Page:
We’d hardly bat an eye for the philandering behavior and lifestyle that got Remy in this place to begin with, but The Barbarian Invasions is not the start of Arcand’s story. The Decline of the American Empire, from 1986, endears us to a young Remy and his equally promiscuous friends and lovers. The movie is »
- Brian Welk
Beating Schrader’s Hardcore to the punch by a matter of months, Robin Spry’s grim and gritty gutter-level drama is driven by a not-dissimilar premise, that of a man searching the seedy urban underbelly for his drug-addicted prostitute daughter. Rather astonishing that it was made for TV – the remarkably bleak opening indicates that no punches are going to be pulled, as we first see Peter Brennan (Don Francks), before the credits have even finished rolling, nodding out in a grimy cafe toilet, the needle still sticking out of his arm. This is followed by howling hospital cold turkey, as a borderline sadistic cop plays Peter a slide show of a drug-addicted girl forced into sex work, before revealing that said girl is Peter’s own daughter. We then get to see said slide show again in harrowing close-up, while Peter wails ever louder. So, once recovered, and with regular »
- Tom Newth
A rather precious thing happened in Montreal in the mid 1970s. Canadian cinema had been dominated by the National Film Board since its formation in 1940, and the generally-perceived character of Canadian film was all educational documentary, and not a lot of fun. Directors such as Claude Jutra, Don Owen, and Gilles Groulx struck off on their own to make the first Canadian new wave fiction films (A tout prendre , Nobody Waved Goodbye, and Le chat dans le sac [both 1964] respectively), on the back of independents like Sydney J. Furie’s groundbreaking A Dangerous Age (1959) and Larry Kent’s student feature The Bitter Ash (1963), but for all their youthful, semi-bohemian trappings, these were still quite po-faced affairs. Then came the “genial loser” films of the 70s, led by Owen’s Goin’ Down The Road (1970), and others such as The Rowdyman (Peter Carter, 1972) and Paperback Hero (Peter Pearson, 1973), for the »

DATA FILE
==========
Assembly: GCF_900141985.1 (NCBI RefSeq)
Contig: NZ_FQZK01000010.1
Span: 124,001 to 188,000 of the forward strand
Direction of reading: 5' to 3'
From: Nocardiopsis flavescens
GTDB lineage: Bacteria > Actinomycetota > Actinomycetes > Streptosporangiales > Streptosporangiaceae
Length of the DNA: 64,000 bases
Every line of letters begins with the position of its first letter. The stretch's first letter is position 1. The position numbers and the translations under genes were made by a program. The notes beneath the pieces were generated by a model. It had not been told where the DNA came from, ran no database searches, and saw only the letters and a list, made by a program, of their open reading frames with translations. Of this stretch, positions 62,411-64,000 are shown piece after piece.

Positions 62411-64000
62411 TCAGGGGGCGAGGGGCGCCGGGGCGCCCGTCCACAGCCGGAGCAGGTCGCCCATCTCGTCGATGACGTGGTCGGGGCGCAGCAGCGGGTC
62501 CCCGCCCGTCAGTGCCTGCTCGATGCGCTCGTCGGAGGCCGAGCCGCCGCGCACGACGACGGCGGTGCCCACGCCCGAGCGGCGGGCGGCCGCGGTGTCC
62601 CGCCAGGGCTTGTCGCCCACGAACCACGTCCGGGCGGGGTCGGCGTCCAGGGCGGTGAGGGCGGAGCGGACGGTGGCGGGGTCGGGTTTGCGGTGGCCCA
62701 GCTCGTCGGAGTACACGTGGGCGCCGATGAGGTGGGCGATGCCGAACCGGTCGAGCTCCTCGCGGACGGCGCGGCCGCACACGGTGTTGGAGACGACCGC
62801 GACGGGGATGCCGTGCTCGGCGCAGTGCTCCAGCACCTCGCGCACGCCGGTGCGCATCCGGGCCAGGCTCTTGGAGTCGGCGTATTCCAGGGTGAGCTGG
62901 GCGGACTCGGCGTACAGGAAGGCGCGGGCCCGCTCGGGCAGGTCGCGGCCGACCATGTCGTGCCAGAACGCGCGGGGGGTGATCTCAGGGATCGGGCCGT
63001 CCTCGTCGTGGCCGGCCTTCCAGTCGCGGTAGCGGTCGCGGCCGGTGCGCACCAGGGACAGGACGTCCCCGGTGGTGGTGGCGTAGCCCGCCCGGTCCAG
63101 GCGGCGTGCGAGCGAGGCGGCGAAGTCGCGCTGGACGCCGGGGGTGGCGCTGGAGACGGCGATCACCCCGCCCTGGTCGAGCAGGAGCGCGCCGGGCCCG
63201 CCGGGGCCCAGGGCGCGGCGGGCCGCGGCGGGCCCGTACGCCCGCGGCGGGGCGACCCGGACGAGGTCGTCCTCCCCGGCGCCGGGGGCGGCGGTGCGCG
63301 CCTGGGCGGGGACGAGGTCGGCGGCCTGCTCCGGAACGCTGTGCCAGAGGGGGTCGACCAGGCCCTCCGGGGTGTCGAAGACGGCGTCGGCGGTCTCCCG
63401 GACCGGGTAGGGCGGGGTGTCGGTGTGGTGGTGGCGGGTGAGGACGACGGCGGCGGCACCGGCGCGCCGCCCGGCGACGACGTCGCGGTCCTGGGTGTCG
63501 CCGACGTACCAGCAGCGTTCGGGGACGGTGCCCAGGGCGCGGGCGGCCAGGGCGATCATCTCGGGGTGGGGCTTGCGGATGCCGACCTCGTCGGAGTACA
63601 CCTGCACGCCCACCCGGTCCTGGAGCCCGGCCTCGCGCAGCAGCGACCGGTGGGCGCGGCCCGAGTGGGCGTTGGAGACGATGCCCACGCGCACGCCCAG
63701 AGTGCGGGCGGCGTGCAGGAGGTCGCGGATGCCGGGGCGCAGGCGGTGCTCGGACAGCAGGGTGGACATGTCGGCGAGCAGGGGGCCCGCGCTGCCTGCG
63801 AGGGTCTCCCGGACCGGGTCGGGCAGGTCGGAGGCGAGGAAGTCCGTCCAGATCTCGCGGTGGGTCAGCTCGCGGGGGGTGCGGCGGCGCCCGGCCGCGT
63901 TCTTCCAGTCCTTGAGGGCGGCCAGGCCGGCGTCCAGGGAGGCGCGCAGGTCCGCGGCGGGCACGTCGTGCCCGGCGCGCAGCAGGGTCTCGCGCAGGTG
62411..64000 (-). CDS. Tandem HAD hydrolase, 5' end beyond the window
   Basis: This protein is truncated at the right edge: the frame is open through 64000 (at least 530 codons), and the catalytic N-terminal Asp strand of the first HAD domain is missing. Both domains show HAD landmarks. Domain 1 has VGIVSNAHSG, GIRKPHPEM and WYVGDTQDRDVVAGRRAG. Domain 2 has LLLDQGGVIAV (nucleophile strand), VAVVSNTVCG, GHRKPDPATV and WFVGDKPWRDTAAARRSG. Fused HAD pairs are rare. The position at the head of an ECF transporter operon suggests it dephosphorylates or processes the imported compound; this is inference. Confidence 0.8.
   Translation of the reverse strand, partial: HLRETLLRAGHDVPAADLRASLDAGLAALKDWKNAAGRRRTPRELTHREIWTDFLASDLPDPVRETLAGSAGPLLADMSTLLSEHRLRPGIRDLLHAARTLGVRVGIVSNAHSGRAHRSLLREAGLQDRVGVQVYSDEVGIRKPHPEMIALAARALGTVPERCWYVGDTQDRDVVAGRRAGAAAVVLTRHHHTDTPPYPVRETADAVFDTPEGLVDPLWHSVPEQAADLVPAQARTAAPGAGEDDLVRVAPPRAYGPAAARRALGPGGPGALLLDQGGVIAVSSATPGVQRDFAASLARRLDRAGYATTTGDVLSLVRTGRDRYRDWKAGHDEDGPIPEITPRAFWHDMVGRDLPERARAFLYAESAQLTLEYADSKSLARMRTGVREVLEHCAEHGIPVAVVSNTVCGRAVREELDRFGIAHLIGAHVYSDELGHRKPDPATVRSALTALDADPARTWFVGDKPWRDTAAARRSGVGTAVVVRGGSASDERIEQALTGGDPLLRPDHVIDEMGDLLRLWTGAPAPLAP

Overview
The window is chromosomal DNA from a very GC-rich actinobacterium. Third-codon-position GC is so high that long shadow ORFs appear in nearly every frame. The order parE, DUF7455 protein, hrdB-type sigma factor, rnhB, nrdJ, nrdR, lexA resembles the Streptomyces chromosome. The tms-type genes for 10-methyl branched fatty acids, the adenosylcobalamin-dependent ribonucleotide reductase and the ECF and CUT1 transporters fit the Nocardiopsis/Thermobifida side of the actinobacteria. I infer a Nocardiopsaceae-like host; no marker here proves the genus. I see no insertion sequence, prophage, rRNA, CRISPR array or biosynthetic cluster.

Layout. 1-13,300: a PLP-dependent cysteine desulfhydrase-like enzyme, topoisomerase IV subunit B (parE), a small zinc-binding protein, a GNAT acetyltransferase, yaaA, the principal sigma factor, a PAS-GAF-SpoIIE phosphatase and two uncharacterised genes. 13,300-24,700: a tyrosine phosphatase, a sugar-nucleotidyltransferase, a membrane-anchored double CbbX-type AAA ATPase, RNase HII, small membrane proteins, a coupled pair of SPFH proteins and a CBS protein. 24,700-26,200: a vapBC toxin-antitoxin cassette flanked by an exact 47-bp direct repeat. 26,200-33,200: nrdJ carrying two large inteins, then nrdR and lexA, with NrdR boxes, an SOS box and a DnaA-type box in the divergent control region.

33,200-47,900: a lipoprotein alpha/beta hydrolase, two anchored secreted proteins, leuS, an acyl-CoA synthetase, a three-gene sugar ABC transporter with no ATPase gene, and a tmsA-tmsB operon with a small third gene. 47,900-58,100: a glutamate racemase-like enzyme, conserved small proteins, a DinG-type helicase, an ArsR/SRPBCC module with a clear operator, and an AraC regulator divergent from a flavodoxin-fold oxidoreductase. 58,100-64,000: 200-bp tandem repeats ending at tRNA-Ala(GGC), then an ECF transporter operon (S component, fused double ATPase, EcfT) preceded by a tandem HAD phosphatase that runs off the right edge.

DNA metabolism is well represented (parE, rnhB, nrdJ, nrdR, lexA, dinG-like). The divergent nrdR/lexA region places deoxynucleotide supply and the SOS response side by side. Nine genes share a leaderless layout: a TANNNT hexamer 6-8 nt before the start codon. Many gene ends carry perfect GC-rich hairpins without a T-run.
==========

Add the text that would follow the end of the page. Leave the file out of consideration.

- Tom Newth
U.S. distributor Baxter Brothers Film Releasing has undergone a rebrand to become Monument Releasing and has just acquired Oscar-winner Denys Arcand’s latest film, "An Eye for Beauty." The film follows Luc (Éric Bruneau), a brilliant young architect who lives a peaceful life with his wife Stephanie (Mélanie Thierry) in the countryside of Charlevoix, Quebec. When he travels to Toronto to serve on an architectural jury, he meets Lindsay (Melanie Merkosky), a mysterious woman who turns his life upside down. "An Eye For Beauty" will be released in U.S. theaters later this year. Read More: Tiff List 2014: The Complete Toronto International Film Festival Lineup With Grade Averages »
- Casey Cipriani
Bill Lee announced the long-awaited change of company name on Thursday (January 8), five months after the CEO and Virgo Investment Group led a management buyout that acquired the catalogue and distribution apparatus.
“Our new brand name encapsulates our culture, our ambitious mission, and our dedication as a company to working with leading filmmakers and producers to create and deliver the finest content,” said Lee.
“Alchemy is a seemingly magical process of creation and transformation through combination. The name embodies our goals of uniting storytellers and their audiences in one dynamic community.
“We believe that conventional distribution strategies must evolve to achieve this, and we aim to represent the future of screen-based storytelling—wherever that screen may be.”
Alchemy owns a library of 665 films and will continue to offer customised distribution strategies across all platforms. The upcoming slate includes The Humbling (pictured) starring Al Pacino and Greta Gerwig.
The company is one of only two independent aggregators for Target »
- firstname.lastname@example.org (Jeremy Kay)
9 items from 2015